Unlocking an Old Memory with Discarded Keys

One of my fondest memories growing up was going to the movies with my parents. Even in San Diego, we had our version of the Million Dollar Theatre, but ours was in Logan Heights.“El Coronet” was where Mexican cinema was a weekly Mecca for the culturally starved and homesick. It didn’t matter if I had a small Spanish vocabulary, at 8 years old I began to understand the tension between women and men giving into love, keeping their principles and resolving their differences to come together. All this visual-audio negotiation took place in a spectacular romantic Ranchera Musical, with fabulous costumes, handsome leading men and strong principled women. It was there that the emotionally charged scaled notes began to send chills up my spine, at the same time made my heart well up with cultural pride. My friend, John Santos an Afro-Cuban drummer told me he feels the same deep emotion when he hears bagpipes, because he is part Irish. Makes me wonder if sounds are also part of our genetic make-up. Denise Chavez’novel Loving Pedro Infante reaffirms that we Chicanitas learn about our ideal hombre through these icons of Mexican cinema.


One of the memorable singer-actors of these musicals was Antonio Aguilar. A native of Zacatecas, Mexico, Antonio Aguilar is one of the few Latinos that has a star on Hollywood’s Walk of Fame. This must have been such a great personal triumph for someone who came to Los Angeles with no connections, slept outdoors at Plaza Olvera before landing humble work—struggled to carve his place in the US— but eventually returned to Mexico to find his real destiny. Antonio Aguilar popularized Charrería, a style of Mexican performance that mixes beautiful Mexican vaquero costumes, singing and masterful horseback routines. So cherished was his estilo, that he became known as “El Charro de Mexico”.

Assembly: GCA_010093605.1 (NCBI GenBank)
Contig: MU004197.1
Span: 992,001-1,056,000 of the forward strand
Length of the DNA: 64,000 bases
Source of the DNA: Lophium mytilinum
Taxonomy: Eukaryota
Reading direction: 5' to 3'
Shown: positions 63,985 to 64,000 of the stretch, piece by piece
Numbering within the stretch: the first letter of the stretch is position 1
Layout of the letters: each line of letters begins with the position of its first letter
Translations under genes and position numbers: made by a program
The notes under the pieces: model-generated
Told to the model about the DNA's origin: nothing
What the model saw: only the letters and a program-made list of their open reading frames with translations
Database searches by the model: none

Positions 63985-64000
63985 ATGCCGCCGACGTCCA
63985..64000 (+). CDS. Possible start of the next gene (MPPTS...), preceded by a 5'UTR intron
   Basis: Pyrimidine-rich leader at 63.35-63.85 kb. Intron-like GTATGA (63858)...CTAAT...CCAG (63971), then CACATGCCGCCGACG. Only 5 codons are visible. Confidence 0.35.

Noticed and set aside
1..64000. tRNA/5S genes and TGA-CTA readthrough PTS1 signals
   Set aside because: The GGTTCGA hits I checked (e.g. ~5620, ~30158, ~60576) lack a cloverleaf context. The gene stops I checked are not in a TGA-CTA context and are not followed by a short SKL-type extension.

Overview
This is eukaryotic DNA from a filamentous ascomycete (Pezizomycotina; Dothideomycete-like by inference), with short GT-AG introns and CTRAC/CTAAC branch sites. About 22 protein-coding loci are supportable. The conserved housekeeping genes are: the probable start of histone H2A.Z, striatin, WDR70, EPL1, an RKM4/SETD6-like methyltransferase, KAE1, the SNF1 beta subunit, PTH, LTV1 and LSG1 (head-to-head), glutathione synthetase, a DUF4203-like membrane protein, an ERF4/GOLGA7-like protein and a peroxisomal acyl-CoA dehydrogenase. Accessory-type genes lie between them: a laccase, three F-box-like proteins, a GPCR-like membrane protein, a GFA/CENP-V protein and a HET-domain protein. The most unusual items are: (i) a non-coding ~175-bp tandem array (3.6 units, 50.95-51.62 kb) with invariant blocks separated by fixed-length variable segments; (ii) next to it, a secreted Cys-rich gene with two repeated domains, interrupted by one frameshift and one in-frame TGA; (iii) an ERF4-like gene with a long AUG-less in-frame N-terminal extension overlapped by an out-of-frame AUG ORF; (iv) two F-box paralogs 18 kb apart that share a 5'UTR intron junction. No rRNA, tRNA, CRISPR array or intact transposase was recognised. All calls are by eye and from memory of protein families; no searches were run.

Antonio Aguilar passed away over a year ago (June 2007), and the loss was felt heavily on the Eastside. Printer and artist, Daniel González first blogged on Myspace about his family’s sadness over the death of this beloved singer and performer. His family set out a collection barrel for old keys right in front of their Aunt Theresa’s restaurant in East LA called Teresita’s—this, for the purpose of commissioning a life-sized sculpture of Antonio Aguilar.

As you can see from my recent picture qbove—there is quite a ways to go before finding a designer, a location for the statue and getting the keys melted for casting. I love art that is created out of ingenuity and passion. To be invited to participate in the process is the cherry on top.

Teresita’s Restaurant specializes in authentic Mexican cuisine with recipes that have been handed down from one generation to the next – originating from the Pueblo of Teul de Gonzalez Ortega in Zacatecas, Mexico. For those of you eastside LA bloggers and readers still on a quest for the perfect taco de papa—consider Teresita’s papa flautas or flat tacos with all the fixins. I highly recommend them with a side of guacamole. Teresita’s is located at 3826 E. 1st St., East Los Angeles, CA 90063
(323) 266 6045 .

Soon we wlll remember those that have passed and we’ll honor their memory during Dia de los Muertos. Join in this special way of remembering a gifted singer who connected minds across borders. I remember playing in my back yard in San Diego, running between sweet smelling clothes hung on lines to dry, in the distance my mother was cleaning house singing to the latest Mexican song on the radio.

4 thoughts on “Unlocking an Old Memory with Discarded Keys

  1. I always get the Milanesa de Pollo at Teresita’s. The place is nice, cozy, and down-homestyle. Check out their cool collection of vintage Mexican cigarettes in the glass case.
    Definitely “Estilo Zacatecas”. Thanks Victoria, for your heart-warming post!

  2. Lovely post Victoria! Now I know what to do with that pile of old keys I was saving. I knew they’d serve a purpose.
    I like your idea of sounds being part of our genetic make-up. I feel similarly about smells. The smell of roasted poblano chiles, corn and squash cooked together stirs something primal inside me.

  3. My father grew up in Villanueva, just a stone’s throw from Antonio Aguilar’s home. I do believe that responding to a certain kind of music is genetic. My friend, who is of Scottish ancestry, gets misty-eyed whenever she hears bagpipes. I get misty-eyed when I hear Mariachi, which scholar believe originated in the Jalisco-Zacatecas region. Can’t wait to go to Teresita’s. Me encanto tu entrada de hoy.

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